Key Benefits of Owner’s Title Insurance

Buying a house is an exciting endeavor. It’s also a significant financial investment. Homeowner’s insurance is an excellent way to protect the structure of your home and cover any damage that may result from fire, certain natural disasters, and other occurrences. But what about intangible threats to your real estate investment, such as improper transfer of ownership due to title defects that surface after you’ve closed on your new home?

Lender’s vs. Owner’s Title Insurance

Owner’s Title Insurance is a type of indemnity policy that covers your financial interests should title problems be discovered after settlement. While most lenders require that homebuyers purchase Lender’s Title Insurance policy to cover their interests if you default on your loan, an Owner’s policy is completely optional. It is, however, highly recommended. Here’s why.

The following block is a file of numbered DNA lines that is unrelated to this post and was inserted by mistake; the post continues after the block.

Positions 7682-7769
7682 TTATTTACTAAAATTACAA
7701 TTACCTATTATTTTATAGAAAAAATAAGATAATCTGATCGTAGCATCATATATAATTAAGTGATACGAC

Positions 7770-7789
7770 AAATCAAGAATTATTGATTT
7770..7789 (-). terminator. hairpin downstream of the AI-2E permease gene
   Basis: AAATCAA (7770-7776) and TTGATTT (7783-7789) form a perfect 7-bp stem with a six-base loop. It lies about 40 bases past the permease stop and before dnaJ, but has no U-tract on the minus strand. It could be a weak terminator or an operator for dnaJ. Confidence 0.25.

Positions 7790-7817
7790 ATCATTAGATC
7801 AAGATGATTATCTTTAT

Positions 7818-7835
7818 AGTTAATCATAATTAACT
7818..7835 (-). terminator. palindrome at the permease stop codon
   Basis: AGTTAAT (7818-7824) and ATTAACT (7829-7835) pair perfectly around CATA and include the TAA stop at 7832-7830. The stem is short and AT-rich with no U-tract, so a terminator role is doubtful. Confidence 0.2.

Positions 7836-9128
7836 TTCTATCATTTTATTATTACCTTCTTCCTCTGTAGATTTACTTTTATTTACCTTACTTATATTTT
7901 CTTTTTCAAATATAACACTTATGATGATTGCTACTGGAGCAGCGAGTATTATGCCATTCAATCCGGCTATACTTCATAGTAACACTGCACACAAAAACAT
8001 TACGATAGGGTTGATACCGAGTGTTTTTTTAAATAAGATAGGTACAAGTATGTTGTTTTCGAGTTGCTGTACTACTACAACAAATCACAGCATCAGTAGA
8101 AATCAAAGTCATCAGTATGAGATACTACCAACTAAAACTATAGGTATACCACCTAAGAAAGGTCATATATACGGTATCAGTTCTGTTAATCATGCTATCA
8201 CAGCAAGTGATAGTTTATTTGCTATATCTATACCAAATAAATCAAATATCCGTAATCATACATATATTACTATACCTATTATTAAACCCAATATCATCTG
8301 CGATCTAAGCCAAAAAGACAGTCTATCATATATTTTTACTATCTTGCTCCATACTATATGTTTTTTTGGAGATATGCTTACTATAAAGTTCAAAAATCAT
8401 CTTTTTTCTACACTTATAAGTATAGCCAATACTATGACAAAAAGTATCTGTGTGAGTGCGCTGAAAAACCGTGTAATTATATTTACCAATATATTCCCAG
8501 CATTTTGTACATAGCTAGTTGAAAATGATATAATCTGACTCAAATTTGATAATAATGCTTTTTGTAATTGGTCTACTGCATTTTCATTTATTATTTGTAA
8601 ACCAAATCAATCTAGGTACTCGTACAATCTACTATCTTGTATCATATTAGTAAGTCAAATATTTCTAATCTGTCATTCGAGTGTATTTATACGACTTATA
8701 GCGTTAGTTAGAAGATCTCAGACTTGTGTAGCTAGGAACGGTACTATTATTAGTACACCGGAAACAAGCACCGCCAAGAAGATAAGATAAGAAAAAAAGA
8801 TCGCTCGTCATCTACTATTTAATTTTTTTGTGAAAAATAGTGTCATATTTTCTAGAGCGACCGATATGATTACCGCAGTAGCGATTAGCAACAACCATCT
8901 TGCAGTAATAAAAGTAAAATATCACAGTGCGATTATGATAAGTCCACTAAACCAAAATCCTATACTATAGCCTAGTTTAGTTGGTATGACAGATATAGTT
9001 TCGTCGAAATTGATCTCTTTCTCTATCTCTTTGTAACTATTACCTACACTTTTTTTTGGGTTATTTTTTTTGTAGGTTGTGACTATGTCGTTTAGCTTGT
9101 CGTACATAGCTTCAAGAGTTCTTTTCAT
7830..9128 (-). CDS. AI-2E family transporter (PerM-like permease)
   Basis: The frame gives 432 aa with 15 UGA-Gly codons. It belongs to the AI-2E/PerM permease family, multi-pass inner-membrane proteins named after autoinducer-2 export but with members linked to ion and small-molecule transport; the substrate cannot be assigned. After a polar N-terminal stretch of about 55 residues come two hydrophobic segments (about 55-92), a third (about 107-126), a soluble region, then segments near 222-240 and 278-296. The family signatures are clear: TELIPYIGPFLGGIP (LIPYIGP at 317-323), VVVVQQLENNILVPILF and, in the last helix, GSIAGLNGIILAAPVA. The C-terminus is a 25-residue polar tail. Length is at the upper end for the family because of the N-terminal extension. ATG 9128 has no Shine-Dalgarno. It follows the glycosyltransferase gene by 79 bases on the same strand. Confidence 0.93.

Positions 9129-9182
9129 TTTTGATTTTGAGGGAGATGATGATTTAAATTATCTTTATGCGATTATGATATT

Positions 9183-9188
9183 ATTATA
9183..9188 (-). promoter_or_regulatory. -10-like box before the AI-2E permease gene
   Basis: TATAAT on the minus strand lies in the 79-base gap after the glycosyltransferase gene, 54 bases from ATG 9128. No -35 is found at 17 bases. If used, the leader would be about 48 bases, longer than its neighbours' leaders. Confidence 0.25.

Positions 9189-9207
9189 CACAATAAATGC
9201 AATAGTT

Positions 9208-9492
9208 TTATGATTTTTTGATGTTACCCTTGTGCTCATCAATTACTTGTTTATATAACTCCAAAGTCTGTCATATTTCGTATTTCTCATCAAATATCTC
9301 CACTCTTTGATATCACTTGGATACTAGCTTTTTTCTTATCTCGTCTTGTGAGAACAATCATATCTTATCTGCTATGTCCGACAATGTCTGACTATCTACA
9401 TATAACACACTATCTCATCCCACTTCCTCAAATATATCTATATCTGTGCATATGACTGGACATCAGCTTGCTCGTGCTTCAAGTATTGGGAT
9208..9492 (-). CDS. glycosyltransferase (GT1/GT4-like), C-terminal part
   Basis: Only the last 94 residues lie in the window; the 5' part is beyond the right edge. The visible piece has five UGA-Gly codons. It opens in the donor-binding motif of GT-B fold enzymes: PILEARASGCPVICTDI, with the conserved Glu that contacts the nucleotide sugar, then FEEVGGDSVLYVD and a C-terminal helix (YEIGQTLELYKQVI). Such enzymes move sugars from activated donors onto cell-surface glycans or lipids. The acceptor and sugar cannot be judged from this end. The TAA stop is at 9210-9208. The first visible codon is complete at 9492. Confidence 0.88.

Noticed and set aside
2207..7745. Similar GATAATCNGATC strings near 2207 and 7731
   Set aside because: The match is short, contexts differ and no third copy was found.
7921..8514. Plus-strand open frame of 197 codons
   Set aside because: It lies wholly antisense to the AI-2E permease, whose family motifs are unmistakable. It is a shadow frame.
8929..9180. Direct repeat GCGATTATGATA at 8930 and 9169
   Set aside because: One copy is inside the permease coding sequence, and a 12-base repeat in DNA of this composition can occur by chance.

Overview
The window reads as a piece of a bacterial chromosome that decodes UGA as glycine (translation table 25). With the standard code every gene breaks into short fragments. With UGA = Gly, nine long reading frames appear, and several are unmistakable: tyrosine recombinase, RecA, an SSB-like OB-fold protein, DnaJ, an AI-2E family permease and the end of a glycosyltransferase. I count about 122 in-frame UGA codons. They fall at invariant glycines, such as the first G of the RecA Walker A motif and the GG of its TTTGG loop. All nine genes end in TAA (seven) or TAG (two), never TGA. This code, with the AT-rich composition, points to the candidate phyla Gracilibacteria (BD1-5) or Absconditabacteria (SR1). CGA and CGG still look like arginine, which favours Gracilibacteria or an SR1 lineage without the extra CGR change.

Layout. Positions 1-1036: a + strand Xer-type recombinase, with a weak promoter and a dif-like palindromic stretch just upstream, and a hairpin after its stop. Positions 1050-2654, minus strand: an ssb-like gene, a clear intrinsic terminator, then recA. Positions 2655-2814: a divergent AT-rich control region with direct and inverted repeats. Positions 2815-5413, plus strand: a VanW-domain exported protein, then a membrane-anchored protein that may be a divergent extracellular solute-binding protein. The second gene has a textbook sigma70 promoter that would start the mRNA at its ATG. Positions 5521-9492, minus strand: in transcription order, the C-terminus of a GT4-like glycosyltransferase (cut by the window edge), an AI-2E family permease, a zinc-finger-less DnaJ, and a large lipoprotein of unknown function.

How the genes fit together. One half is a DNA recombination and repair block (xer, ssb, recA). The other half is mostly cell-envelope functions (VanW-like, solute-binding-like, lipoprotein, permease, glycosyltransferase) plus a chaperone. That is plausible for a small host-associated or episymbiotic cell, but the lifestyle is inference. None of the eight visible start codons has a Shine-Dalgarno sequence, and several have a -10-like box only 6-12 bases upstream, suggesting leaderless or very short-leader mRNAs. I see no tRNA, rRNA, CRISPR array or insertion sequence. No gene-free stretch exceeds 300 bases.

3 Advantages of Owner’s Title Insurance

Even when a very thorough title search is performed on a property prior to your closing, there are still instances in which undetected title issues arise months, years, and sometimes even decades after the home is purchased. A wide range of title defects exist, but common examples of such a situation include undisclosed heirs with an ownership stake who learn of the property or unpaid back taxes on the property. Having an Owner’s policy in place can protect the investment you have made in the home and may save you from a devastating financial loss.

Three key benefits of an Owner’s Title Insurance policy include:

  1. Legal Fees: Should you need to go to court to defend your rights to the property, an Owner’s policy will cover your court costs and other legal fees.
  2. Financial Loses: In the event that you lose your home due to defects that occurred prior to you taking ownership, an Owner’s policy will reimburse your loss up to your policy amount for covered title defects.